Officials school Cabinet, lawyer says Dr. Humphreys case in a ‘state of flux’

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The suggestion by Cabinet that Dr. Jose Humphreys can petition that authority through the Cabinet Secretary to challenge his deregistration as a medical practitioner in Antigua and Barbuda is a flawed one, according to several officials.

These officials, including from the legal as well as the medical profession, responded yesterday after the Cabinet issued a statement Wednesday following its usual weekly meeting.

The statement indicated that, “The Minister of Health [Molwyn Joseph] addressed the issue of the withdrawal and denial of a license to practice medicine, imposed on Dr. Jose Humphreys. The Medical Act CAP 269 Section 12 permits anyone who is denied registration as a medical doctor, by the Medical Board, to appeal to the Cabinet by way of petition lodged with the Registrar who is required to bring the petition to the Cabinet Secretary.”

According to that statement, the Cabinet has not been advised of a pending petition and three months have not passed since Dr. Humphreys suffered the setback in early May.

Sources who requested anonymity advised that they were only commenting to shed light on the error by Cabinet in thinking that that particular legislation applies in the case of Dr. Humphreys.

It was pointed out that The Medical Act, passed in 1938, speaks to revocation by the Medical Board, which is an entirely separate situation from a revocation from the Medical Council, which is a different entity from the Board.

And, the Medical Act, Section 12, states, “12. (1) If a Medical Board declines to direct the Registrar to register anyone who applies to be registered under this Act, he may appeal, within three months after such refusal shall have been communicated to him, to the Cabinet, and if it be made to appear to the Cabinet that he is entitled to be registered under this Act, the Cabinet may direct that he shall be so registered on payment of the prescribed fee. (2) Such appeal shall be by way of petition, which shall be lodged with the Registrar, who shall bring the same to the notice of the Secretary to the Cabinet forthwith.”

The Medical Board, registers dentists, optometrists, and other paramedicals, officials in the industry pointed out.

Those officials said Dr. Humphreys’ case does not fall under that Act nor category of medical workers. They advise that the Cabinet should properly inform itself that the Medical Practitioners Act is what governs this case.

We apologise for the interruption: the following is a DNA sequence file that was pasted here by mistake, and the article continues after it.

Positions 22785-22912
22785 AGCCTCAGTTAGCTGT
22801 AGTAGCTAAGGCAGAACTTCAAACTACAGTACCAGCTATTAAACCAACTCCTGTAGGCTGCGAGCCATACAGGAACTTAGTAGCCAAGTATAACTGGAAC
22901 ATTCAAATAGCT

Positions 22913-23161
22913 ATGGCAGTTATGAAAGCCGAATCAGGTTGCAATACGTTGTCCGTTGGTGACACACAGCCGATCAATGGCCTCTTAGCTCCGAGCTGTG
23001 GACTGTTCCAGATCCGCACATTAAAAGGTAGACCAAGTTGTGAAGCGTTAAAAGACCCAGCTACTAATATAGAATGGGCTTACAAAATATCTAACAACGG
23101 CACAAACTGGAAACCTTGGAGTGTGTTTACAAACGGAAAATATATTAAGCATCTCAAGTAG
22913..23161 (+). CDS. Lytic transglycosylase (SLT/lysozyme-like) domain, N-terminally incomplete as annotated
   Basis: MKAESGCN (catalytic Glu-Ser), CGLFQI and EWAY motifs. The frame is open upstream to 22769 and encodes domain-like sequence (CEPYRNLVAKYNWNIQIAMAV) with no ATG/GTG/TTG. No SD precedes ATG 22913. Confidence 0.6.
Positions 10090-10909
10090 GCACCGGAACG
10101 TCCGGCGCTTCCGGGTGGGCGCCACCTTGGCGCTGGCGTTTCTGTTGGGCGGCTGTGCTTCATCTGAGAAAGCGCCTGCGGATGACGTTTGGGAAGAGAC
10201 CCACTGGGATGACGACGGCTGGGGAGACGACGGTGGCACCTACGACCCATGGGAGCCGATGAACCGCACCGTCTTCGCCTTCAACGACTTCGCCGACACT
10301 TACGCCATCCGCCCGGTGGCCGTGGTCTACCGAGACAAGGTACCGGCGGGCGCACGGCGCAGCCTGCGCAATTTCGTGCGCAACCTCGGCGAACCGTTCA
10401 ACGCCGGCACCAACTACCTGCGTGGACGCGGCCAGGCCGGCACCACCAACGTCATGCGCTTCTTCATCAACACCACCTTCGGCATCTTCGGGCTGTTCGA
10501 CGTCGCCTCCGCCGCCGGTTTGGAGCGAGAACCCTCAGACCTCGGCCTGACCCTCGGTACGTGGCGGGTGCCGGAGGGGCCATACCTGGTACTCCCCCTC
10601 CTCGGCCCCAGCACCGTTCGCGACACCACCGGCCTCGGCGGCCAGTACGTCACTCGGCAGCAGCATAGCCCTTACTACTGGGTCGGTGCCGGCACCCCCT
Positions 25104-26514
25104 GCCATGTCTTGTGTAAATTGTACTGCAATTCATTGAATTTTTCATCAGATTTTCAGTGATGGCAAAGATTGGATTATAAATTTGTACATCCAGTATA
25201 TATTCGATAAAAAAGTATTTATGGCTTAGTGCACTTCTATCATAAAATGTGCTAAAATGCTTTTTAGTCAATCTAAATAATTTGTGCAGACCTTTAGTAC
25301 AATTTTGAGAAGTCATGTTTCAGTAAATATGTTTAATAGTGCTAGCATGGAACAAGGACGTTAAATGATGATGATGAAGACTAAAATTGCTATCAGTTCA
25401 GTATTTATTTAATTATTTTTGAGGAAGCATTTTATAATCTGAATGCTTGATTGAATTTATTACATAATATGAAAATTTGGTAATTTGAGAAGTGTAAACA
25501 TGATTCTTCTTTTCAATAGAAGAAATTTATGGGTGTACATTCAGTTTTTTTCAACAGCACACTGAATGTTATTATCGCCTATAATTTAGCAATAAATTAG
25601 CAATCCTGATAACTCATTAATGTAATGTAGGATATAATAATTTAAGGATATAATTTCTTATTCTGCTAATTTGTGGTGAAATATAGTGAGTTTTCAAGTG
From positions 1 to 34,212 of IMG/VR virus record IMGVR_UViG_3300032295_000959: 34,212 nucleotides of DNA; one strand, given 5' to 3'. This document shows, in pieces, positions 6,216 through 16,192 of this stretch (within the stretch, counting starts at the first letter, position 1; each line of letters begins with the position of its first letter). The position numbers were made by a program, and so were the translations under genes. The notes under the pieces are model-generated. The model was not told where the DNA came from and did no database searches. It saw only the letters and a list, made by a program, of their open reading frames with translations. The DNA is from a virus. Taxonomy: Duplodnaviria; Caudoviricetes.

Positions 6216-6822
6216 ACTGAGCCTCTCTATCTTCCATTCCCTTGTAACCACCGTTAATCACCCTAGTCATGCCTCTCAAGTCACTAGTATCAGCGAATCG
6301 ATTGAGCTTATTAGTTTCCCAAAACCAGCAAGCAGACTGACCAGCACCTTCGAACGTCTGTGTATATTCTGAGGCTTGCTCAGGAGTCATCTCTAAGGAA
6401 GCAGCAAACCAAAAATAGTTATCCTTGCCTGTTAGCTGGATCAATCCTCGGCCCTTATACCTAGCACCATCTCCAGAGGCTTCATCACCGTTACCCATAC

And under that legislation, passed in 2009, the Medical Council is the one responsible, as is evident where Dr. Humphreys was initially registered, albeit by error according to the Council, in 2011 and he applied to that body to renew his licence in 2014.

Legal sources said that under Section 15 of the Medical Practitioners Act, any challenge to its decision regarding the denial of a licence, has to be appealed in Court.

That section specifies, “A person who is aggrieved by the refusal of the Medical Council to grant him or her registration (including provisional registration), or by the removal of his or her name from the register, or by the decision of the Medical Council to censure him or her or suspend or revoke his or her registration, may within three months after the date on which notice is given by the Medical Council of such refusal, removal, censure or suspension or revocation, appeal against the Medical Council’s decision to a judge of the High Court who shall give such direction in the matter as he or she may think proper, including a direction as to the costs of the appeal.”

In this case, the Court’s jurisdiction was invoked, and Dr. Humphreys lost because when he claimed he had been refused a renewal of his licence in 2014, this, according to the court, was a misguided claim. The court said this while highlighting the fact that the Medical Council had asked him to provide proof that he had completed/obtained all the required qualifications, including internship. The Council had also said the renewal of the licence was pending the submission of those documents sought.

As such, the High Court dismissed his claim.

When he appealed, the Appellate Court told him the same thing in March this year, dismissed his appeal and ordered him to submit the documents requested. However, OBSERVER media learned from sources that the documents he submitted in April 2019 did not show that he had completed the necessary qualifying criteria for registration/to be licensed.

 The Medical Council reportedly responded to him, indicating the areas where he fell short and after no further documents were provided, the Council, in early May, deregistered him.

Ever since the battle started almost five years ago, many residents have been claiming that Dr. Humphreys is being victimised, but all the courts have indicated that the Medical Council is not in place to simply rubberstamp licence renewal just because someone was registered before.

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